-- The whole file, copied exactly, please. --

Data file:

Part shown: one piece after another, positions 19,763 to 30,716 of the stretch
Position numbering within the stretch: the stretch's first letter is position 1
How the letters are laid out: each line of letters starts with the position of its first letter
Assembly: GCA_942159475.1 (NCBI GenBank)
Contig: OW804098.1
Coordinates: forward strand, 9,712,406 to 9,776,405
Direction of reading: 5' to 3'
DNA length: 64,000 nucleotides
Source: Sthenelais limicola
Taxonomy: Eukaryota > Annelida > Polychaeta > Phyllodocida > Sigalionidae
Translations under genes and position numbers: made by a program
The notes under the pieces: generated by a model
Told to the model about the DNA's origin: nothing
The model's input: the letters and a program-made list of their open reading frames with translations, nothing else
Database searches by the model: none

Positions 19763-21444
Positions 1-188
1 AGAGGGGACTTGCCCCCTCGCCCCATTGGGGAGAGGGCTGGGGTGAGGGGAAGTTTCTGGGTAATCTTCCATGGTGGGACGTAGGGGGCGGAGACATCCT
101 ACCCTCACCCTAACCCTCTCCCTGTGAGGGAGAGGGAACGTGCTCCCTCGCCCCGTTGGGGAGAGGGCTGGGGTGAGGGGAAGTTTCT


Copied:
Part shown: one piece after another, positions 19,763 to 30,716 of the stretch
Position numbering within the stretch: the stretch's first letter is position 1
How the letters are laid out: each line of letters starts with the position of its first letter
Assembly: GCA_942159475.1 (NCBI GenBank)
Contig: OW804098.1
Coordinates: forward strand, 9,712,406 to 9,776,405
Direction of reading: 5' to 3'
DNA length: 64,000 nucleotides
Source: Sthenelais limicola
Taxonomy: Eukaryota > Annelida > Polychaeta > Phyllodocida > Sigalionidae
Translations under genes and position numbers: made by a program
The notes under the pieces: generated by a model
Told to the model about the DNA's origin: nothing
The model's input: the letters and a program-made list of their open reading frames with translations, nothing else
Database searches by the model: none

Positions 19763-21444
Positions 1-188
1 AGAGGGGACTTGCCCCCTCGCCCCATTGGGGAGAGGGCTGGGGTGAGGGGAAGTTTCTGGGTAATCTTCCATGGTGGGACGTAGGGGGCGGAGACATCCT
101 ACCCTCACCCTAACCCTCTCCCTGTGAGGGAGAGGGAACGTGCTCCCTCGCCCCGTTGGGGAGAGGGCTGGGGTGAGGGGAAGTTTCT